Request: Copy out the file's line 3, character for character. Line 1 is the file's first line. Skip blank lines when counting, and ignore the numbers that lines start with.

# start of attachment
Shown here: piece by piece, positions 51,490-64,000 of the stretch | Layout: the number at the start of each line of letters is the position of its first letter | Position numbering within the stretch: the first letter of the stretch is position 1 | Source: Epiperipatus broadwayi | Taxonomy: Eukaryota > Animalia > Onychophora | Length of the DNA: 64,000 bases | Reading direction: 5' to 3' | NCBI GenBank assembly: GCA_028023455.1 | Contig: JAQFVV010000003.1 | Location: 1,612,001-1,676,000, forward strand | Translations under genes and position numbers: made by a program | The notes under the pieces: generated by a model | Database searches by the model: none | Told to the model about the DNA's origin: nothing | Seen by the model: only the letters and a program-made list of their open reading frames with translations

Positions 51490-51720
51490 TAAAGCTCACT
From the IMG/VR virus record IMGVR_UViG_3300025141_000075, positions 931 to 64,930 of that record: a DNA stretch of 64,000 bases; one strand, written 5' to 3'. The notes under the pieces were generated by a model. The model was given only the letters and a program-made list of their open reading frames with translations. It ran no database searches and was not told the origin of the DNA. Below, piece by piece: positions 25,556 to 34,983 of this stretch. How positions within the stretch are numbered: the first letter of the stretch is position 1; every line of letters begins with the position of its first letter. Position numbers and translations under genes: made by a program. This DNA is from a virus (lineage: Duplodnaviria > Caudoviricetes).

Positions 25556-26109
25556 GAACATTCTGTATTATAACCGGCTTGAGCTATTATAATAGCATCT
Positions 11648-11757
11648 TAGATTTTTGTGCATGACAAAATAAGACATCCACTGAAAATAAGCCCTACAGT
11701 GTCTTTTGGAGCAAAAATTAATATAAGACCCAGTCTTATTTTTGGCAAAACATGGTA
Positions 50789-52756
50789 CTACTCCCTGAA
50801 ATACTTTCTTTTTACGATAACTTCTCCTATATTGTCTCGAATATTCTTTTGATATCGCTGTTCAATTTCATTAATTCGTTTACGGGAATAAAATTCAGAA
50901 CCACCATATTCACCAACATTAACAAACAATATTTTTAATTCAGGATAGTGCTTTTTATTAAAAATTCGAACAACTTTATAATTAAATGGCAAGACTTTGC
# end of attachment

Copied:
51490 TAAAGCTCACT